Where Romance and History Meet - www.heartsthroughhistory.com/

Monday, December 21, 2009

Games before Electronics: Yes, Virginia, There Were Games That Didn't Require Plugs or Batteries

Christmas 2009 - Americans are bombarded with commercials for the newest, most technologically advanced electronic gaming. Playstations, X-boxes, Wiis - surely I've left something out - people today rarely play any games that don't involve expensive electronics and graphics that rival what you'd find on a movie screen. But the equipment, buy the game, buy the guides to cheat codes - the opportunity to buy amusement is endless. But is all this technology and expense really necessary to have fun?

Americans of years past would disagree. Even when I was a child (and I'm not that old), board games and card games provided hours of fun. Sorry. Monopoly. Mystery Date - I always wanted the guy in the suit when I was a girl, but now I know I'd go for the bad boy. We had fun without expensive games that took a team of engineers to design.

Amazingly, even during a tragic time in America's history, the Civil War, games provided an escape from monotony and troubles. Civilians and soldiers alike passed time playing games of all sorts - games that relied on skill, luck, and interaction with fellow players.

Card games were especially popular with military men. Poker was a popular favorite, while faro, keno, and twenty-one were also common choices. Manufacturers even produced card decks with military icons such as stars, flags, and generals.

Dice games such as craps were also popular. Since dice were often homemade, some were actually designed to enhance a cheater's ability to do just that.

Chess, checkers, and backgammon were popular board games of the time. Small, handmade checker boards were even carried by soldiers into the field.

Americans during the Civil War managed to enjoy life on the home front and in the field. Simple amusements and games provided welcome distractions from the ugly realities of life during a monumental crisis in America's history.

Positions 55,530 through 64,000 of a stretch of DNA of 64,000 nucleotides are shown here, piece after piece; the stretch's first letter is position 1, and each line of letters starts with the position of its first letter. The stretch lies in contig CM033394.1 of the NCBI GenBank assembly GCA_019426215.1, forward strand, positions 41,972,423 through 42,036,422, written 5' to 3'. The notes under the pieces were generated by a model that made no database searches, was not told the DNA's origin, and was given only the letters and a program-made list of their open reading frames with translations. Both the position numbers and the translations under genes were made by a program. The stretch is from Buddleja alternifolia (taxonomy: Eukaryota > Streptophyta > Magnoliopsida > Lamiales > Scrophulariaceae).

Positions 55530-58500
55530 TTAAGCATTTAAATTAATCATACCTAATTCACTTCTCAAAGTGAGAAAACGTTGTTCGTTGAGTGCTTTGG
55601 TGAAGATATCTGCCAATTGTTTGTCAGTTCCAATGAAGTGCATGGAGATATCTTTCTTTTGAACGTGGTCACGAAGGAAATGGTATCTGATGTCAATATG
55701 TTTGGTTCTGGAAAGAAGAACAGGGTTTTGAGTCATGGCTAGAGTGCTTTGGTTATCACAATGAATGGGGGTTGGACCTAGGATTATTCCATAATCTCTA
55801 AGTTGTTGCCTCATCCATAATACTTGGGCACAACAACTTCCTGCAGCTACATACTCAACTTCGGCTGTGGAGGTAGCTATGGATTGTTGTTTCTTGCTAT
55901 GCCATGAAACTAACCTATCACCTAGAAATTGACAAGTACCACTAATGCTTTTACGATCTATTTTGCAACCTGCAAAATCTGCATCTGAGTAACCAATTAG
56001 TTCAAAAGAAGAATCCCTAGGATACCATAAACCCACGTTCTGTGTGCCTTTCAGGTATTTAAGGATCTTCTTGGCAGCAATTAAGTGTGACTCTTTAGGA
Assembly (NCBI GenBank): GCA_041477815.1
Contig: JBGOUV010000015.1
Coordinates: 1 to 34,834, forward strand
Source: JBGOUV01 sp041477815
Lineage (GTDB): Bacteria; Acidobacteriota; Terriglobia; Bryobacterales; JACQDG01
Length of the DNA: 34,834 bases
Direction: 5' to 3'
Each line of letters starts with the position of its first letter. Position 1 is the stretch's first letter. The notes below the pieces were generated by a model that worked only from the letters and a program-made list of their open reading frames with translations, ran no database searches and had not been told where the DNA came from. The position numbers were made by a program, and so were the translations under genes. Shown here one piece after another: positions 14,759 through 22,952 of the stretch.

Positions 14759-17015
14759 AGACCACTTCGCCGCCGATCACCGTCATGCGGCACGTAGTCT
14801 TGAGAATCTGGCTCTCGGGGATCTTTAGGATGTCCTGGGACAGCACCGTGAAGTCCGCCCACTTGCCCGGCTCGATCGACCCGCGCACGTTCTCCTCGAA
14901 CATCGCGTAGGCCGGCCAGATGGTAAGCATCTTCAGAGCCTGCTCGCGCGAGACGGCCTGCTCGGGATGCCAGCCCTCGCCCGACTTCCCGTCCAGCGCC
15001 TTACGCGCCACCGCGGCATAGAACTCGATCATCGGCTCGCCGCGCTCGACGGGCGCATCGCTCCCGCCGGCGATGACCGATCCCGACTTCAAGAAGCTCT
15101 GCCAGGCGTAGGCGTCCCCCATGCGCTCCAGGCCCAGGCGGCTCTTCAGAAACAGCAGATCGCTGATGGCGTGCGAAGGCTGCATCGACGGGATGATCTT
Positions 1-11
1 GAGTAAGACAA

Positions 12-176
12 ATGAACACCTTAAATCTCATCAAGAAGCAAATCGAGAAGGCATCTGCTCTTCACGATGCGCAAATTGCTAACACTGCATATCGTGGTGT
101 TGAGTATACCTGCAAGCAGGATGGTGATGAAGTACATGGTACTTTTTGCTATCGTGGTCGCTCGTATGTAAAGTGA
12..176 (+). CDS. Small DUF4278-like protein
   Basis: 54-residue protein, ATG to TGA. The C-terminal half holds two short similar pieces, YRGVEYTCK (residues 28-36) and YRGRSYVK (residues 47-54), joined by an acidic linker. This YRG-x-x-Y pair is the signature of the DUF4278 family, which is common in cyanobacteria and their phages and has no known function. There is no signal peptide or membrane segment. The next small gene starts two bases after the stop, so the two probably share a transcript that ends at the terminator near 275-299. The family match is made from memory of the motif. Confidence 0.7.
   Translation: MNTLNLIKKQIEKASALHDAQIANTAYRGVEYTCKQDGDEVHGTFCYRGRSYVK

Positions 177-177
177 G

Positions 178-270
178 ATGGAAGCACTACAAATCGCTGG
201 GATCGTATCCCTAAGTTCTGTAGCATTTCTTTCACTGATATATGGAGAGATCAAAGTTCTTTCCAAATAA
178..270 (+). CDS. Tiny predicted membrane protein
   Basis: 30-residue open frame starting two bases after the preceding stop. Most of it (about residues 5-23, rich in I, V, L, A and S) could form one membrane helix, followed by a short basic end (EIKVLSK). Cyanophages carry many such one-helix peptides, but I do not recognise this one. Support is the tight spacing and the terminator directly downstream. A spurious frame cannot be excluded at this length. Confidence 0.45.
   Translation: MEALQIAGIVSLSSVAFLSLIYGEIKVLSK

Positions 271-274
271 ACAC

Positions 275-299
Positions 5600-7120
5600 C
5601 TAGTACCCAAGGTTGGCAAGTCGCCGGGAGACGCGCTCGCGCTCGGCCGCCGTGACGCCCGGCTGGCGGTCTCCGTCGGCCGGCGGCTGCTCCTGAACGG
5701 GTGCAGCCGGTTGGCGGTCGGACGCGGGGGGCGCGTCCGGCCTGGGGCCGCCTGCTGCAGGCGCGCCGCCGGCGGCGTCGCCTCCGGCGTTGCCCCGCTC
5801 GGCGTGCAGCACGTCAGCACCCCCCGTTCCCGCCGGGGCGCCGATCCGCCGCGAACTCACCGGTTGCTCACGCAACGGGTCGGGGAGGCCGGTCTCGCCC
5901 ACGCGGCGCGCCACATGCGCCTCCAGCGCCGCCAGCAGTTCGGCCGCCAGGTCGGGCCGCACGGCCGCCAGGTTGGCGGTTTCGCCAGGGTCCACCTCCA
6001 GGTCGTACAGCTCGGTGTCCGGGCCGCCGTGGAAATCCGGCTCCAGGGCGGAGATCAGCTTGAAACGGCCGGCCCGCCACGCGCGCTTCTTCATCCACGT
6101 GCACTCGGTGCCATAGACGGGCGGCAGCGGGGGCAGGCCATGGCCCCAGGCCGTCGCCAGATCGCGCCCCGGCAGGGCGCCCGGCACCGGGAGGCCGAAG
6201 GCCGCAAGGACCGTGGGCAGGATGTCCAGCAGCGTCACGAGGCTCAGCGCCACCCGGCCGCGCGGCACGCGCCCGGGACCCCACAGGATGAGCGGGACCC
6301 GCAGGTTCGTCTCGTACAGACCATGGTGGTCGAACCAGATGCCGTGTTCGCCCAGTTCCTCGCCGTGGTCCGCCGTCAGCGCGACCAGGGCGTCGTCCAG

13 comments:

Pauline said...

And let us not forget our seafaring ancestors who enjoyed a simple game called "Shut the Box" wherein all the game pieces were handily installed in a wooden box. No need to worry about loosing anything in a rough sea.

Eliza Knight said...

Great article! Thanks for sharing!

Susan Macatee said...

Great post! Generations before us found all sorts of things to keep them amused. And I grew up playing board games. Even had some for my own boys when they were younger.

They also spent hours playing with Legos. And these are children of the 1980s and 90s. LOL.

Victoria Gray said...

The crazy thing is that even now, people enjoy games that require interaction when they give them a chance. Game nights are a lot of fun. I've spent a small fortune on electronic gizmos for my son, most of which is lying on his floor collecting dust. I'll take interaction over carpal tunnel anyday : )

Victoria Gray said...

Pauline, thanks for sharing the information on "Shut the Box"...great to learn something new : )

Kathleen Bittner Roth said...

My maternal grandfather was many years older than my grandmother and served in the Spanish American War. He still had a checker board that folded to a little case with the checkers inside that he carried in his knapsack (if that's what it was called) through the war. I was always so fascinated that this little box went to war with him. Great blog. Thanks.

Paisley Kirkpatrick said...

I've always wondered who invented cards to be played in games over the years. I'd say that person has to be genius if you actually think about their design and what you can do with them. Really enjoyed your blog.

Cynthia Owens said...

Great post, Victoria. I wish I could convince my 10-year-old son that fun doesn't necessarily come with a video screen! My husband and I loved to play endless rounds of backgammon while we were dating, and still do to this day. And don't forget crossword puzzles and other word games like Scrabble and Boggle. Fun!

Anna Kathryn Lanier said...

Great post. Thanks for reminding us of all the games of past. Right now, my family's favorite game is Scattergories, non-electric and very much a brain-user.

Victoria Gray said...

I love Scattergories...it's such a fun group game. I think my biggest complaint about the electronic games is that most of them are played solo and require no socializing. Don't even get me started on the violence and crime in video games :( Some are great, but others, you just have to wonder!

Victoria Gray said...

Susan, my sons both loved Legos...but even those now all seem to come in kits to build specific things, so where's the imagination at work? I'm not sure how kids are supposed to develop their creativity these days...gee, I sound like an old geezer...I'm not, not really, but things seem to have changed quite a bit in the last decade - and not always for the better.

Anonymous said...

So true. We encourage low-tech games around our house. Most nights we play Uno with our 6 yr. old.(the attached instructions have a t-shirt offer that expired in 1980. She has more fun and less frustration than she does playing electronic games.

Tracey Devlyn said...

Hey Victoria,

Some of my fondest memories of growing up are of my family playing card games into the wee morning hours.

Thanks for the trip down memory lane.

Tracey